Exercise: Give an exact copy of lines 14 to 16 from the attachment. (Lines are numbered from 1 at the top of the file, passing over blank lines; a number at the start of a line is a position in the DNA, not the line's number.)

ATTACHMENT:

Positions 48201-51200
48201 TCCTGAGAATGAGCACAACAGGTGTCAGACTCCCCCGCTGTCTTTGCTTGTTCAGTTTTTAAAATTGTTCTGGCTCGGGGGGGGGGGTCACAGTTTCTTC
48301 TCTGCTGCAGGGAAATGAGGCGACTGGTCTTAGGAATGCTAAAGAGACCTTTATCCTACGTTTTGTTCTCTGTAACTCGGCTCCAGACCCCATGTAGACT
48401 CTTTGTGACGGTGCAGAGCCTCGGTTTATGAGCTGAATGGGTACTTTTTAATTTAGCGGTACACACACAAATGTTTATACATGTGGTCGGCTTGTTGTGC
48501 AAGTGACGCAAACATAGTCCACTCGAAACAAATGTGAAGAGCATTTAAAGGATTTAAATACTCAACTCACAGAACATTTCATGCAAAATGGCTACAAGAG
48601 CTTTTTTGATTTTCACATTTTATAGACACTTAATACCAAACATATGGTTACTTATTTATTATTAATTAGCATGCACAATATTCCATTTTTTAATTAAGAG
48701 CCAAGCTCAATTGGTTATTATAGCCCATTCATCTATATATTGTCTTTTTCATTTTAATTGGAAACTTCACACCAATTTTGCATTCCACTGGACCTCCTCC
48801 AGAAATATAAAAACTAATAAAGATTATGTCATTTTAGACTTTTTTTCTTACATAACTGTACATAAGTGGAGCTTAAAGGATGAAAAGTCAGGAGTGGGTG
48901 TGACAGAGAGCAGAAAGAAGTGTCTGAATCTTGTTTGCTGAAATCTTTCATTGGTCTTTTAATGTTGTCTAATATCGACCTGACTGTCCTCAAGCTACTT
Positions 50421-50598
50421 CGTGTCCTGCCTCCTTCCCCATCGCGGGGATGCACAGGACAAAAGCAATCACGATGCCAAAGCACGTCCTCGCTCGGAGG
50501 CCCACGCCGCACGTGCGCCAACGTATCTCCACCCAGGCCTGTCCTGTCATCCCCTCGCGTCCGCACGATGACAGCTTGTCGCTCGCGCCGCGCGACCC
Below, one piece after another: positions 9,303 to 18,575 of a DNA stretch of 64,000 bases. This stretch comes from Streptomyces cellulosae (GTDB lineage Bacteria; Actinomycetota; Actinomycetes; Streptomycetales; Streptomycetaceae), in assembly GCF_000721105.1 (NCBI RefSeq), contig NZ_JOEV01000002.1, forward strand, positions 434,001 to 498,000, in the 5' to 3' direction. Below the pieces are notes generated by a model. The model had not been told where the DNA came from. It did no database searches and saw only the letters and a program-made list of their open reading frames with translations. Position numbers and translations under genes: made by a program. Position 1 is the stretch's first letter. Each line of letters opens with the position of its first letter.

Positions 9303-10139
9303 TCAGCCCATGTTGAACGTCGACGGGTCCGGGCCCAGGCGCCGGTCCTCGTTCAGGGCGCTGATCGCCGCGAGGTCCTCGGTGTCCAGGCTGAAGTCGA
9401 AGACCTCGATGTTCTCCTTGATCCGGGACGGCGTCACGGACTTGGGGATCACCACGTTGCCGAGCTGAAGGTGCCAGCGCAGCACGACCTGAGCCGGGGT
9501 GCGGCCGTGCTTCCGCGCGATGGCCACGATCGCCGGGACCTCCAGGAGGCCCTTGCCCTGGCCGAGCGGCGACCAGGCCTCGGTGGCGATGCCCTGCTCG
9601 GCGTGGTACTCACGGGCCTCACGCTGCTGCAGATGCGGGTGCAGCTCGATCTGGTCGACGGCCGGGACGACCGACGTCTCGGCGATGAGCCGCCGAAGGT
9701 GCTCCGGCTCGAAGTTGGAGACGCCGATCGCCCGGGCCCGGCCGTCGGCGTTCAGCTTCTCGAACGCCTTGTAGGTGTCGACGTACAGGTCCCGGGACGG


Positions 9303-10139
9303 TCAGCCCATGTTGAACGTCGACGGGTCCGGGCCCAGGCGCCGGTCCTCGTTCAGGGCGCTGATCGCCGCGAGGTCCTCGGTGTCCAGGCTGAAGTCGA
9401 AGACCTCGATGTTCTCCTTGATCCGGGACGGCGTCACGGACTTGGGGATCACCACGTTGCCGAGCTGAAGGTGCCAGCGCAGCACGACCTGAGCCGGGGT